I’m not sure that having the print out on the back of my door helped in any real sense, since that sort of affirmation isn’t generally something that spurs me on. What was valuable, however, was the exercise of creating the vision board. It focused my attention on my wants and needs in a positive and proactive way. It made me actively consider how I could achieve the outcomes I wanted, rather than just dreaming about them.

So what have I achieved since then? It doesn’t feel like an awful lot, really – not until I stop and take an objective look at the past year. In reality, each of the key objectives on my two-year vision board has been addressed to some extent. From saving money to kitchen renovations, exercise to travel, hobbies to getting a puppy, completing my memoir to spending more time relaxing with people who matter to me – the current round of hopes and dreams is well on the way to being realised. Perhaps now that our house will be a little quieter, it’ll be time to set about a new round of mind-mapping and to come up with a whole new round of hopes and dreams to aim for.

For the first time in ages, I had pea and ham soup last week. It was ‘soup of the day’ at the pub we frequented for dinner one evening while we were away on our knitting adventures in Bendigo – and it was certainly the weather for it.  Soup is my comfort food in winter – it’s hot and filling and comfortable and easy. Pea soup in particular brings back happy memories of my childhood, of our family sitting around the kitchen table chatting, squabbling and vying to be the first for seconds. Not that my Mum actually made pea and ham soup, mind you, but she did make split pea soup. Instead of a ham hock, she used some beef shin – which essentially performed the same task. It’s not so much about the meat as about the taste, the beefy (or smoky ham) flavour that permeates the soup and enriches it. Delicious!

Having enjoyed the pub-version immensely, I set about trying to recreate it – and a little slice of childhood – this week. I found a ham hock in the freezer (score!) and a packet of split peas with recipe on the back in the pantry (everyone has a packet of split peas in the pantry, right?). Next I hunted down the biggest pot I own, selected some appropriate veggies (from the over enthusiastic market purchases made on Saturday) and then set about making my first ever attempt at the iconic dish that is pea and ham soup.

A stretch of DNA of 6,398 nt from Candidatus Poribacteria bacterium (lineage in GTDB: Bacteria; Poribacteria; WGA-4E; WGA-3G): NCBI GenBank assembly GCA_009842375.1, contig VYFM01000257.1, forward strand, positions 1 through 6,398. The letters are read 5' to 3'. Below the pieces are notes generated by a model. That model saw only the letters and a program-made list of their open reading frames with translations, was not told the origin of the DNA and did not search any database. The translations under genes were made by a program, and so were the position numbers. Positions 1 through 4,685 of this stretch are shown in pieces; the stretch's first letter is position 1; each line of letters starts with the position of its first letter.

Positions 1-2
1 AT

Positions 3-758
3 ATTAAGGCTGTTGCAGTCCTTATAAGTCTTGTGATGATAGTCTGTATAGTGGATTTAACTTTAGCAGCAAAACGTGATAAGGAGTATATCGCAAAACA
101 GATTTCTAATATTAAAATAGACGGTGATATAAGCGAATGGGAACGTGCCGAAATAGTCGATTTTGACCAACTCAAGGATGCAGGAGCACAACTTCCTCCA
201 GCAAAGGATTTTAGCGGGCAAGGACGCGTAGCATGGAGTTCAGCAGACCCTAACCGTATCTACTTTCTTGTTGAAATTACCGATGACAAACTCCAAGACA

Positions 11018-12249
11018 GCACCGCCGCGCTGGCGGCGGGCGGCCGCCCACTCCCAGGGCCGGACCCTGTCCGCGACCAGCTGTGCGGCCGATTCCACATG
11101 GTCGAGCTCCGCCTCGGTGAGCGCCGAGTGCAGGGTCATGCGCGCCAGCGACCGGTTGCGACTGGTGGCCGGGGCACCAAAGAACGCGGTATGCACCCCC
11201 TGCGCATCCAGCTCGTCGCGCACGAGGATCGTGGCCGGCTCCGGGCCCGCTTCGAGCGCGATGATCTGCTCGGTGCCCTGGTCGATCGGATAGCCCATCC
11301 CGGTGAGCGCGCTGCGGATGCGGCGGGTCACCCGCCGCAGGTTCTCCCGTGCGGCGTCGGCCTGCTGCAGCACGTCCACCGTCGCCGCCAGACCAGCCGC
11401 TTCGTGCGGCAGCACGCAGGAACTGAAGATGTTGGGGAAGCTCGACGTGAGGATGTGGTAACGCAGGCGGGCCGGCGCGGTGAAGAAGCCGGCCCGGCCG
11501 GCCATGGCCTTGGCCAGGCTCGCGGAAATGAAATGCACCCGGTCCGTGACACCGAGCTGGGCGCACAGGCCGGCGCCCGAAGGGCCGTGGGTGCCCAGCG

Munching my way through cheesy toast and what I think was a fairly reasonable rendition of the dish that evening conjured up thoughts of other meals from my childhood. I found I could only remember happy, tasty things – other than the rare visitation of the dreaded liver-and-onions and the all-to-frequent boiled cabbage. The former was an occasional request from my father (and enjoyed by no-one but him) and the latter I must assume was simply always in season – it certainly felt that way! However, overall, my conclusion is that I either didn’t bother to remember the things I didn’t enjoy or that my Mum was a canny housekeeper and knew her family’s preferences all too well 🙂

Either way, it feels as though my childhood was filled with mealtimes sitting around the kitchen table enjoying plates of oxtail stew, split pea soup, shepherds pie, macaroni cheese, roast chicken (on Sundays), jam roly-poly with custard (a particular favourite), pineapple upside-down cake, flapjacks and eggy-bread. This last was our version of French toast, which was bread lightly smeared with bovril, dipped in egg, then briskly fried in a little butter – and never (ever!) served with syrup, cinnamon or sugar – a taste preference I still cling to, I may add.

Most of these dishes are winter foods, things that fill hungry children and are relatively inexpensive to prepare, which confirms my belief that Mum was a canny housekeeper. I actually have no idea what we ate in summer – the only things that come to mind is watermelon and tomatoes, but I’m pretty sure there was more to it than that!

Whilst I’ve an idea that Mum used to make her version of split pea soup in the pressure cooker (and I may give that a go next time to speed up the process a little), it gave me enormous satisfaction to recreate this much-love childhood staple in my giant stock pot and to share it and my ramblings about childhood food with my family. Best of all, there was some of the soup left over for lunch for today 🙂

tastes of childhood